However, a very different picture emerges from Haaretz‘s interviews with the participants. These insiders say that all but 6,000 of the Golan’s 130,000 civilians were either terrorized or physically forced out, some of them long after the fighting finished. An army document reveals a plan to clear the area of the Syrian population, with only the exception of the Golan Druze, so as not to upset relations with the loyal Druze community inside Israel.
The army’s post-war tasks included flushing out thousands of farmers hiding in caves and woods to send them over the new border. Homes were looted before the army set about destroying all traces of 200 villages so that there would be nowhere left for the former inhabitants to return to. The first Jewish settlers sent to till the fields recalled seeing the dispossessed owners watching from afar.
The Haaretz investigation offers an account of methodical and wholesale ethnic cleansing that sits uncomfortably not only with the traditional Israeli story of 1967 but with the Israeli public’s idea that their army is the "most moral in the world." That may explain why several prominent, though unnamed, Israeli historians admitted to Haaretz that they had learnt of this "alternative narrative" but did nothing to investigate or publicize it.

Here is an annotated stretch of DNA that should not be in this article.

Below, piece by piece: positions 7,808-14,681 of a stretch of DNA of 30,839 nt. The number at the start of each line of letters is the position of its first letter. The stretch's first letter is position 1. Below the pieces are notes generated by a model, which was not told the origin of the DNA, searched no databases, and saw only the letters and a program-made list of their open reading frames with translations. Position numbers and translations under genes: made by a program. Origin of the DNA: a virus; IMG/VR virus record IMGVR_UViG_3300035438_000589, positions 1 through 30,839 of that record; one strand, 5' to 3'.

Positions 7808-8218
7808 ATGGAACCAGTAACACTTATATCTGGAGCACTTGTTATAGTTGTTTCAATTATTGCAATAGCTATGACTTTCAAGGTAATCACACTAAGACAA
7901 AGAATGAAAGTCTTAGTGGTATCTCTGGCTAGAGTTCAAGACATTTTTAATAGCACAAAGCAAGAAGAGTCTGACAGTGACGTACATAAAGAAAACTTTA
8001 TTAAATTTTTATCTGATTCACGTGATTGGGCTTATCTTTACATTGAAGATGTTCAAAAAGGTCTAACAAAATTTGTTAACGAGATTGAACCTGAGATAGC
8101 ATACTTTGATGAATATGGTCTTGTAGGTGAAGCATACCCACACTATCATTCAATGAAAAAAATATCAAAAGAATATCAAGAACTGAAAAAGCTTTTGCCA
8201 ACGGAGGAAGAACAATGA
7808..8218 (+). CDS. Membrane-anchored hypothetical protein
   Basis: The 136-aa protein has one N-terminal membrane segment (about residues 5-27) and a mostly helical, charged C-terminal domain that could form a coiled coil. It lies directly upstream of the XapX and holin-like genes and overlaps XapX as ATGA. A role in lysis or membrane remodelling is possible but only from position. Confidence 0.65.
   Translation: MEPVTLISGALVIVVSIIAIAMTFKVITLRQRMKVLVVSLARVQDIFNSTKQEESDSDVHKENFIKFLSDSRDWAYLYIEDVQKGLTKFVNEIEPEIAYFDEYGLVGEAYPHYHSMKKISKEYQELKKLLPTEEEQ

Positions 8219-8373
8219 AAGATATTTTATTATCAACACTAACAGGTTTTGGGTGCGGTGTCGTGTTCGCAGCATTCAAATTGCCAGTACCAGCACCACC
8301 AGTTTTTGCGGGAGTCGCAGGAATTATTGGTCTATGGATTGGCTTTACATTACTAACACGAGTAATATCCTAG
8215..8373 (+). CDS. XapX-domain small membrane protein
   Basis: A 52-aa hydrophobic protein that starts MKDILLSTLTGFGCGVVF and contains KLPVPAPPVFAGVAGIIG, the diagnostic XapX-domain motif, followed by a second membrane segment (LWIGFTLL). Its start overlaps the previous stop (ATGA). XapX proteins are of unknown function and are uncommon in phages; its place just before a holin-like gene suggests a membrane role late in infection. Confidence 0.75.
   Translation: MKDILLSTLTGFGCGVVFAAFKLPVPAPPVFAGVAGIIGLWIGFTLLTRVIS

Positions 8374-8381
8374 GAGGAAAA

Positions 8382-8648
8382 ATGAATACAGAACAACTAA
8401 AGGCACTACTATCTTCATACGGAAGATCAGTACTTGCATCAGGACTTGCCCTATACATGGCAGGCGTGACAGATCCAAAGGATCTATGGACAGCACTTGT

What is so intriguing about the newspaper’s version of the Golan’s capture is the degree to which it echoes the revised accounts of the 1948 war that have been written by later generations of Israeli historians. Three decades ago – in a more complacent era – Israel made available less sensitive documents from that period.
The new material was explosive enough. It undermined Israel’s traditional narrative of 1948, in which the Palestinians were said to have left voluntarily on the orders of the Arab leaders and in the expectation that the combined Arab armies would snuff out the fledging Jewish state in a bloodbath.
Instead, the documents suggested that heavily armed Jewish forces had expelled and dispossessed hundreds of thousands of Palestinians before the Jewish state had even been declared and a single Arab soldier had entered Palestine.
One document in particular, Plan Dalet, demonstrated the army’s intention to expel the Palestinians from their homeland. Its existence explains the ethnic cleansing of more than 80 percent of Palestinians in the war, followed by a military campaign to destroy hundreds of villages to ensure the refugees never returned.